FIG. 6
Cryo-EM reconstruction of the Ad12-αvβ5 complex. (A) Full virus-receptor complex, viewed along an icosahedral threefold axis. The penton base is shown in yellow, the fiber is shown in green, and the rest of the viral capsid is shown in ...
FIG. 7
The ring formed by five RGD-binding globular domains of integrin from the Ad12-αvβ5 integrin cryo-EM reconstruction, shown color coded by height from the viral surface. (A) Top view. Note that the bound integrin heterodimers form a continuous ...

These recent structural findings also suggest that the precise spatial arrangement of five RGD protrusions on the penton base promotes integrin-clustering and cell-signaling events required for virus internalization. Three lines of evidence support this concept. The first is that the Ad penton base protein, but not a monomeric RGD peptide (50-mer) derived from the penton base sequence, activates the p72syk kinase and promotes B-lymphoblastoid cell adhesion (91). The second is that the spacing of the integrin-binding sites on Ad is virtually identical to that of an unrelated virus, foot-and-mouth disease virus (FMDV) (1, 51) which also uses integrins for infection. Finally, the cryo-EM structure of the Ad12-integrin complex revealed substantial regions of contact between the integrin extracellular domains.

OTHER VIRAL PATHOGENS THAT USE INTEGRINS FOR INFECTION

At least two members of the Picornaviridae family of nonenveloped viruses use integrins for infection. These include FMDV (51) and coxsackievirus A9 (49, 77). For both of these viruses, the role of the integrin in infection appears to be at the level of virus attachment. Integrin α2β1 is a receptor for echovirus 1 (6), and this promotes viral attachment. Two coat proteins of rotavirus, a virus which is a major cause of acute gastrointestinal disease of humans, are also reported to interact with integrins α2β1, αxβ2, and α4β1, and this interaction may be required to complete the infectious process (21).

More recently, several other human viruses have been identified as using integrins for infection. The newly emerged hantaviruses, which are associated with severe pulmonary syndrome disease in humans, use β3-type integrins for cell entry (34); however, the stage at which the integrin acts has not yet been reported. AAV-2 has recently been reported to use αvβ5 integrin as a coreceptor for entry (92). Initial attachment of AAV-2 to cells is mediated by interaction with heparin sulfate proteoglycan (93) and/or fibroblast growth factor receptor 1 (74). Secondary interaction with integrin αvβ5 facilitates AAV-2 entry. Interestingly, the AVV-2 interaction with αvβ5 integrin appears to be RGD independent, since synthetic RGD peptides do not interfere with AAV-2–integrin interaction and the AAV-2 coat protein lacks an RGD sequence. It will be of interest to identify the non-RGD sequences involved in viral interaction with this integrin.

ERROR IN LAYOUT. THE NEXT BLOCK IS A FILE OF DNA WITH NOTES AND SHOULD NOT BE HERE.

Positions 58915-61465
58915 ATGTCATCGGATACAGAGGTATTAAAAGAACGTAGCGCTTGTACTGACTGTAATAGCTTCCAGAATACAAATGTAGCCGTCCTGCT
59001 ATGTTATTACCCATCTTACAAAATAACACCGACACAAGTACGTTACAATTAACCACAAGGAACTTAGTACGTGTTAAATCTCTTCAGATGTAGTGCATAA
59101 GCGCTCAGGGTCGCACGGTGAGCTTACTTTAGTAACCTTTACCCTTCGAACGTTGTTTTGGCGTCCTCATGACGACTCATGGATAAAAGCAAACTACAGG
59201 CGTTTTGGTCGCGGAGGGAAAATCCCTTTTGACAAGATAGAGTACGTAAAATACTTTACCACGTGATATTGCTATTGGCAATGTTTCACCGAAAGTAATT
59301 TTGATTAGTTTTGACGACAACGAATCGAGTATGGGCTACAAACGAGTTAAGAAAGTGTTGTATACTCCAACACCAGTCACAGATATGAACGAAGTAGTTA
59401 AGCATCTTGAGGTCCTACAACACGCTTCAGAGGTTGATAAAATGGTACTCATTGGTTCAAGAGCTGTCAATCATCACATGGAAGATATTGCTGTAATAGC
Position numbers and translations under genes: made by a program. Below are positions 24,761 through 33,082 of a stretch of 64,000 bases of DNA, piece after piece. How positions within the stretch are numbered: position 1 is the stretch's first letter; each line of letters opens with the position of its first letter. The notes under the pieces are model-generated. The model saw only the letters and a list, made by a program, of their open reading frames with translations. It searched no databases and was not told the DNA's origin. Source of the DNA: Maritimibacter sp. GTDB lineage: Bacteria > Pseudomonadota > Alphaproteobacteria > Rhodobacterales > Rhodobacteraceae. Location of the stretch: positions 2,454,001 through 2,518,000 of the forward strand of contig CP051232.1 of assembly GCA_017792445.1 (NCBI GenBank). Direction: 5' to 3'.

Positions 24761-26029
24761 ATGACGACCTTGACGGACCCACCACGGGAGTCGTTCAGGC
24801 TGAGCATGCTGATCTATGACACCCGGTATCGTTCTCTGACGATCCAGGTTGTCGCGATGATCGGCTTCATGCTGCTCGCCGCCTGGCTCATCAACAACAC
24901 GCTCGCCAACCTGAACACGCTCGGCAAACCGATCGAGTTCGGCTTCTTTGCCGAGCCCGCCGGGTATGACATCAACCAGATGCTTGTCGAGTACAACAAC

CONCLUSIONS AND FUTURE DIRECTIONS

It is a remarkable feat that an organism as small as Ad has provided such a wealth of knowledge of several important host cell processes. In this review, we have discussed the earliest interactions of Ad with its cellular receptors and focused on the role of the virus internalization receptors, integrins αvβ3 and αvβ5. While evidence has accumulated that integrins promote Ad entry both in vitro and in vivo, the precise mechanism by which virus uptake is accomplished is not completely understood. It is clear that Ad entry requires a signaling pathway involving PI3K, the Rho family of small GTPases, and polymerization of actin filaments. However, the specific role for these molecules in Ad entry remains to be determined. Even less well understood is how integrin αvβ5 facilitates the escape of viral particles from the cell endosome. Integrins are required but not sufficient for virus penetration, and therefore other viral or cellular molecules must be involved in the process. Other than the 23-kDa Ad cysteine protease, the identities of these molecules remain to be determined.

From a structural point of view, recent cryo-EM reconstructions of Ad particles in a complex with function-blocking antibodies or soluble integrins have provided some clues to how the architecture of Ad promotes receptor clustering while restricting antibody binding.

The current state of knowledge of Ad structure and biology has already led to significant improvements in first-generation viral vectors for gene therapy. Specifically, modifications of the virus fiber protein or the penton base have allowed an expansion of vector tropism in vitro. We anticipate that with an even greater understanding of the structural features of virus-receptor interactions as well as the precise cellular events involved in Ad entry and uncoating, it should be possible to increase the specificity of vector targeting in vivo. This may allow a reduction in the amount of vector needed to achieve a therapeutic response, thereby lessening the severity of the host immune response. Further progress in the area of cellular and molecular biology as well as virology and structural biology will have to come together to result in success in this endeavor.

ACKNOWLEDGMENTS

We thank present and former members of the Nemerow, Stewart, and Cheresh laboratories for their contributions during the course of these studies, and we thank Catalina Hope and Joan Gausepohl for assistance with the manuscript.

This work was supported in part by NIH grants EY11431, HL54352, AI42929 and RR00833.

Footnotes

Paper 12291-IMM from The Scripps Research Institute.